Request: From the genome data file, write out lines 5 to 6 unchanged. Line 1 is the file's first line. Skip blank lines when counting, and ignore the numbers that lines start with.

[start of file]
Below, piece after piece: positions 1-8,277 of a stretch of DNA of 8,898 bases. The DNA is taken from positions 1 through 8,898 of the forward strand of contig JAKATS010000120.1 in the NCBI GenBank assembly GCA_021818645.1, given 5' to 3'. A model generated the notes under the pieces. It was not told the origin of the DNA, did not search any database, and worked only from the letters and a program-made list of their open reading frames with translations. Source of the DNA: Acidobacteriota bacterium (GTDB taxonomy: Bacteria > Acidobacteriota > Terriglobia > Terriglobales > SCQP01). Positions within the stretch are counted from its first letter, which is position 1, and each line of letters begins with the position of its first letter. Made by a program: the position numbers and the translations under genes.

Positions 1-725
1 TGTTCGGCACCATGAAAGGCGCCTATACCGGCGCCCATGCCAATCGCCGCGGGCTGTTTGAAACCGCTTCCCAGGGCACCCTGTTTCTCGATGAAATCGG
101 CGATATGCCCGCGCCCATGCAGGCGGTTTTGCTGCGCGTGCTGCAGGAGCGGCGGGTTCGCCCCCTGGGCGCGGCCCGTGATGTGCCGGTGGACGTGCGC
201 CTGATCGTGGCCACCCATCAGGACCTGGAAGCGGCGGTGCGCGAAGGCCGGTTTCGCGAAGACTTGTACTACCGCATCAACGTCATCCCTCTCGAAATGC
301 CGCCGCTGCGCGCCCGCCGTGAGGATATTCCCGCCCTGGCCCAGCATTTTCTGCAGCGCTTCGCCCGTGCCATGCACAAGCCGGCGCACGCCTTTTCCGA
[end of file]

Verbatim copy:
201 CTGATCGTGGCCACCCATCAGGACCTGGAAGCGGCGGTGCGCGAAGGCCGGTTTCGCGAAGACTTGTACTACCGCATCAACGTCATCCCTCTCGAAATGC
301 CGCCGCTGCGCGCCCGCCGTGAGGATATTCCCGCCCTGGCCCAGCATTTTCTGCAGCGCTTCGCCCGTGCCATGCACAAGCCGGCGCACGCCTTTTCCGA